Bryce E. Nickels

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Mycobacterium tuberculosis is arguably the world's most successful infectious agent because of its ability to control its own cell growth within the host. Bacterial growth rate is closely coupled to rRNA transcription, which in E. coli is regulated through DksA and (p)ppGpp. The mechanisms of rRNA transcriptional control in mycobacteria, which lack DksA,(More)
During transcription initiation in vitro, prokaryotic and eukaryotic RNA polymerase (RNAP) can engage in abortive initiation-the synthesis and release of short (2 to 15 nucleotides) RNA transcripts-before productive initiation. It has not been known whether abortive initiation occurs in vivo. Using hybridization with locked nucleic acid probes, we directly(More)
The sigma(70) subunit of RNA polymerase plays an essential role in transcription initiation. In addition, sigma(70) has a critical regulatory role during transcription elongation at the bacteriophage lambda late promoter, lambda P(R'). At this promoter, sigma(70) mediates a pause in early elongation through contact with a DNA sequence element in the(More)
Transcription can be regulated during initiation, elongation, and termination by an enormous variety of regulatory factors. A critical step in obtaining a mechanistic understanding of regulatory factor function is the determination of whether the regulatory factor exerts its effect through direct contact with the transcription machinery. Here I describe the(More)
Francisella tularensis is a Gram-negative bacterium whose ability to replicate within macrophages and cause disease is strictly dependent upon the coordinate activities of three transcription regulators called MglA, SspA, and PigR. MglA and SspA form a complex that associates with RNA polymerase (RNAP), whereas PigR is a putative DNA-binding protein that(More)
Coupling of transcription and DNA repair in bacteria is mediated by transcription-repair coupling factor (TRCF, the product of the mfd gene), which removes transcription elongation complexes stalled at DNA lesions and recruits the nucleotide excision repair machinery to the site. Here we describe the 3.2 A-resolution X-ray crystal structure of Escherichia(More)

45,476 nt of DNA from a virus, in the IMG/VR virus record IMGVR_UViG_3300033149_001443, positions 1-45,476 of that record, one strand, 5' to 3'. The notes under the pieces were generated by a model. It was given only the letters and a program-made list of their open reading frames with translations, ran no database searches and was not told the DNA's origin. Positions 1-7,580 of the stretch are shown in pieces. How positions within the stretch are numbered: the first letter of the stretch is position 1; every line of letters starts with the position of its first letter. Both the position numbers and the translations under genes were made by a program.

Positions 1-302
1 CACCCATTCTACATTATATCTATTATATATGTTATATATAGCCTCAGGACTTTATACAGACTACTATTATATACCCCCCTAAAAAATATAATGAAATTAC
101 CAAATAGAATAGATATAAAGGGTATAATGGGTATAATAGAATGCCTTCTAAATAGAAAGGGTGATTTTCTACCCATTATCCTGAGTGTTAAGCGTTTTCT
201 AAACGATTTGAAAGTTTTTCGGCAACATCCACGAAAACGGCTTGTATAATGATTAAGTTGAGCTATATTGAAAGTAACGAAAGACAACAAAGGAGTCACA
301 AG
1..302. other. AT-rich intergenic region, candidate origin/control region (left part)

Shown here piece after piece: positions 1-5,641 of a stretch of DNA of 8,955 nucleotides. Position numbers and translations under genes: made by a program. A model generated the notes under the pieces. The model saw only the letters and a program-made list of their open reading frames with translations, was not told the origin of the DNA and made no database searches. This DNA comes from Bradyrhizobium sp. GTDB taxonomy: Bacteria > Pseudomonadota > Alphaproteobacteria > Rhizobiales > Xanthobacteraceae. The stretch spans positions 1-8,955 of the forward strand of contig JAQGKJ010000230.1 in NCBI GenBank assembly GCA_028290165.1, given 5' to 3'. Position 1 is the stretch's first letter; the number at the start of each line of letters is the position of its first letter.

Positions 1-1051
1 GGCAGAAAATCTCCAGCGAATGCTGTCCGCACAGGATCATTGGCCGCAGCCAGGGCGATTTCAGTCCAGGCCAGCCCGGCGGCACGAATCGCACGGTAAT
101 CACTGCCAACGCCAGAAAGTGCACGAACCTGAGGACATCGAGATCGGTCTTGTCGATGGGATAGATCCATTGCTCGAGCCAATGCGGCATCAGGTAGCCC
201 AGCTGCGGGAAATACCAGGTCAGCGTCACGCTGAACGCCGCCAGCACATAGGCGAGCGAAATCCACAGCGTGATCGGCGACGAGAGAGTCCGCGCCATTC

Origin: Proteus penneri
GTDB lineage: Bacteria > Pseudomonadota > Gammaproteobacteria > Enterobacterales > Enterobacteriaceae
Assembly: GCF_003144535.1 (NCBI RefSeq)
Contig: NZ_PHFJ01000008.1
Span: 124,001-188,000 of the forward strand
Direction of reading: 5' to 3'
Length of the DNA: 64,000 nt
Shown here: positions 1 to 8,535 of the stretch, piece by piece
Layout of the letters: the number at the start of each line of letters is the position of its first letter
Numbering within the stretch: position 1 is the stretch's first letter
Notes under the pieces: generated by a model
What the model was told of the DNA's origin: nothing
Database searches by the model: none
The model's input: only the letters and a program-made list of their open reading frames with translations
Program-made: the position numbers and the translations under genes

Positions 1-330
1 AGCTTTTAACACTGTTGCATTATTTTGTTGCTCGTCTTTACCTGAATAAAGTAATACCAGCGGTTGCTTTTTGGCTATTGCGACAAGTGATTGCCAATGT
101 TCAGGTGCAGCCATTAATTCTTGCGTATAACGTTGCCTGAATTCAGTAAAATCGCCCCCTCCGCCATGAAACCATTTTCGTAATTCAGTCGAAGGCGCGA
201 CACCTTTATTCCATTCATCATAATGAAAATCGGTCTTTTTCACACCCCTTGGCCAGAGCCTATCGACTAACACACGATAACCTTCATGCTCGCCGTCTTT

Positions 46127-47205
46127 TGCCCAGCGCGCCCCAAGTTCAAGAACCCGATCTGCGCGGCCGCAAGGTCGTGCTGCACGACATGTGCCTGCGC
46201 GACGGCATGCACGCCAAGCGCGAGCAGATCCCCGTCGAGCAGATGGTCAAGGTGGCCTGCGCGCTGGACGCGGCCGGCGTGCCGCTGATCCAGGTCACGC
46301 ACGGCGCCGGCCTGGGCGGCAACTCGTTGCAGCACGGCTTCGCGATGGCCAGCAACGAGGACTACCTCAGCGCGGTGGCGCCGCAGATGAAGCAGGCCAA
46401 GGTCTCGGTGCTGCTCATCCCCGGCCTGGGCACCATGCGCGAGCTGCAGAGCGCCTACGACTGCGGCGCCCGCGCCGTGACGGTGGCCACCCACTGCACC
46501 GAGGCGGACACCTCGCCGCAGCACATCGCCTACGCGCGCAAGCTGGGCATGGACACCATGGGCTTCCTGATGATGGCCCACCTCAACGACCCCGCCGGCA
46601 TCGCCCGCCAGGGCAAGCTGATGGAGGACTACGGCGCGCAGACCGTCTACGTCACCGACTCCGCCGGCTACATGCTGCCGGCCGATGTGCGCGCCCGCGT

The cI protein of bacteriophage lambda (lambdacI) activates transcription from promoter P(RM) through an acidic patch on the surface of its DNA-binding domain. Genetic evidence suggests that this acidic patch stimulates transcription from P(RM) through contact with the C-terminal domain (region 4) of the sigma(70) subunit of Escherichia coli RNA polymerase.(More)
In bacteria, promoter recognition depends on the RNA polymerase sigma subunit, which combines with the catalytically proficient RNA polymerase core to form the holoenzyme. The major class of bacterial promoters is defined by two conserved elements (the -10 and -35 elements, which are 10 and 35 nucleotides upstream of the initiation point, respectively) that(More)
Toxin-antitoxin (TA) systems are widespread in prokaryotes. Among these, the mazEF TA system encodes an endoribonucleolytic toxin, MazF, that inhibits growth by sequence-specific cleavage of single-stranded RNA. Defining the physiological targets of a MazF toxin first requires the identification of its cleavage specificity, yet the current toolkit is(More)
The sigma-subunit of bacterial RNA polymerase (RNAP) is required for promoter-specific transcription initiation. This function depends on specific intersubunit interactions that occur when sigma associates with the RNAP core enzyme to form RNAP holoenzyme. Among these interactions, that between conserved region 4 of sigma and the flap domain of the RNAP(More)